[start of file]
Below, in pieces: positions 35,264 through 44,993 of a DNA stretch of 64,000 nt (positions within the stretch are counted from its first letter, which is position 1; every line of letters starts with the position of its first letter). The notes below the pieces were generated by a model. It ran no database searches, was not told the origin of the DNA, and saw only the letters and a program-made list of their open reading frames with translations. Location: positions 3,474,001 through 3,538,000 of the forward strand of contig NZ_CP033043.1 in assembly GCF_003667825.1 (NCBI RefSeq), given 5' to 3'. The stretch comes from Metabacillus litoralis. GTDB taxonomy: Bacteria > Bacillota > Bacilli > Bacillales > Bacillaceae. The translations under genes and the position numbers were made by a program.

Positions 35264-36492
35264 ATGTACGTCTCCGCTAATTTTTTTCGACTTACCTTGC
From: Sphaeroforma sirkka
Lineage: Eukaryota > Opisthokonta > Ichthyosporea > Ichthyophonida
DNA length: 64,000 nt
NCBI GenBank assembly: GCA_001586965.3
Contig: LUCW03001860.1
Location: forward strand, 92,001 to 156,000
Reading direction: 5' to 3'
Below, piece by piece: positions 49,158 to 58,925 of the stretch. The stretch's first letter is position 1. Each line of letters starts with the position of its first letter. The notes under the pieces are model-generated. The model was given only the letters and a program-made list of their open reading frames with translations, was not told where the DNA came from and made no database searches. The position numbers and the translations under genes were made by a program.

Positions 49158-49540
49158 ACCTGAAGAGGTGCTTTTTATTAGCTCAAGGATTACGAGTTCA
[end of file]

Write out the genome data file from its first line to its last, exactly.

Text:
Below, in pieces: positions 35,264 through 44,993 of a DNA stretch of 64,000 nt (positions within the stretch are counted from its first letter, which is position 1; every line of letters starts with the position of its first letter). The notes below the pieces were generated by a model. It ran no database searches, was not told the origin of the DNA, and saw only the letters and a program-made list of their open reading frames with translations. Location: positions 3,474,001 through 3,538,000 of the forward strand of contig NZ_CP033043.1 in assembly GCF_003667825.1 (NCBI RefSeq), given 5' to 3'. The stretch comes from Metabacillus litoralis. GTDB taxonomy: Bacteria > Bacillota > Bacilli > Bacillales > Bacillaceae. The translations under genes and the position numbers were made by a program.

Positions 35264-36492
35264 ATGTACGTCTCCGCTAATTTTTTTCGACTTACCTTGC
From: Sphaeroforma sirkka
Lineage: Eukaryota > Opisthokonta > Ichthyosporea > Ichthyophonida
DNA length: 64,000 nt
NCBI GenBank assembly: GCA_001586965.3
Contig: LUCW03001860.1
Location: forward strand, 92,001 to 156,000
Reading direction: 5' to 3'
Below, piece by piece: positions 49,158 to 58,925 of the stretch. The stretch's first letter is position 1. Each line of letters starts with the position of its first letter. The notes under the pieces are model-generated. The model was given only the letters and a program-made list of their open reading frames with translations, was not told where the DNA came from and made no database searches. The position numbers and the translations under genes were made by a program.

Positions 49158-49540
49158 ACCTGAAGAGGTGCTTTTTATTAGCTCAAGGATTACGAGTTCA